Even if you think your estate plan is complete, there may be other things you should attend to if your spouse outlives you. Most marriages have complexities to consider, such as individual property ownership, joint or separate bank accounts, and children and stepchildren. In many marriages, one person may pay the bills, handle the investments and do all the banking. If something happened to that spouse, would the other know what to do?
These examples are often overlooked, especially if the death is unexpected. Both spouses can feel more comfortable about the future when preparations are made early.
Update your estate plan
Things change. That includes your estate plan. Make sure yours is current and reflects any changes that need to occur. Ensure all areas outside your will and trust have been addressed and assets have been transferred to any newly formed trusts. To avoid assets being held up in probate, make sure trusts have been created or a beneficiary is chosen. A complete and current estate plan allows your loved ones to carry out your wishes easily.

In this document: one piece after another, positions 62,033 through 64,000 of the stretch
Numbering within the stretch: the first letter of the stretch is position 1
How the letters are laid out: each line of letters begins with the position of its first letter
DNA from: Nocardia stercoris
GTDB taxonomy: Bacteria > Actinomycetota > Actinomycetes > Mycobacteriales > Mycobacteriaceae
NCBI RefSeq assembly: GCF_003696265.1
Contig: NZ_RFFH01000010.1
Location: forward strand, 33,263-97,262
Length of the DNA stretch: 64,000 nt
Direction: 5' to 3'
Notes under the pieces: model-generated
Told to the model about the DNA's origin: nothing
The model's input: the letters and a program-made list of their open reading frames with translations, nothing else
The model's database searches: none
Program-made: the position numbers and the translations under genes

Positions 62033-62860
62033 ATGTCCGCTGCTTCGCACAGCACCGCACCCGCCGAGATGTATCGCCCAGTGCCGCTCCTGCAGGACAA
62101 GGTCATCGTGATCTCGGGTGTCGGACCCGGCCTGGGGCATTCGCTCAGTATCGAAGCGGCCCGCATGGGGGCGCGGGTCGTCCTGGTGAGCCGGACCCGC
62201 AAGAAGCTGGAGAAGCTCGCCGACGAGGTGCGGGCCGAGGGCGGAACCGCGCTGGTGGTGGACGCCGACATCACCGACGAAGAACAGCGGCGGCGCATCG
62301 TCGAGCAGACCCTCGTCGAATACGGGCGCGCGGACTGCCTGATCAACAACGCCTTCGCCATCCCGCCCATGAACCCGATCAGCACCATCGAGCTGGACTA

Benefits to which a surviving spouse are entitled include:
- Government benefits, such as Social Security
- Employee benefits like retirement plans and life insurance
Make sure your beneficiaries are up-to-date, and review periodically.
Documents and passwords
Someone should know where you keep your valuable documents in the event of your death. If you keep them in a home safe, someone needs the combination to the safe. If you keep them in a safety deposit box, someone should have access to a key. If you use online bill pay, maintain checking and savings accounts online, or use any other password-protected financial dealings, someone should have access to the passwords to prevent a lag in financial availability.
You may need to grant power of attorney for financial or medical reasons or appoint someone responsible for your care if you become incapacitated. Your spouse may need access to certain financial or health documents that require power of attorney or until your death if accounts are not held jointly.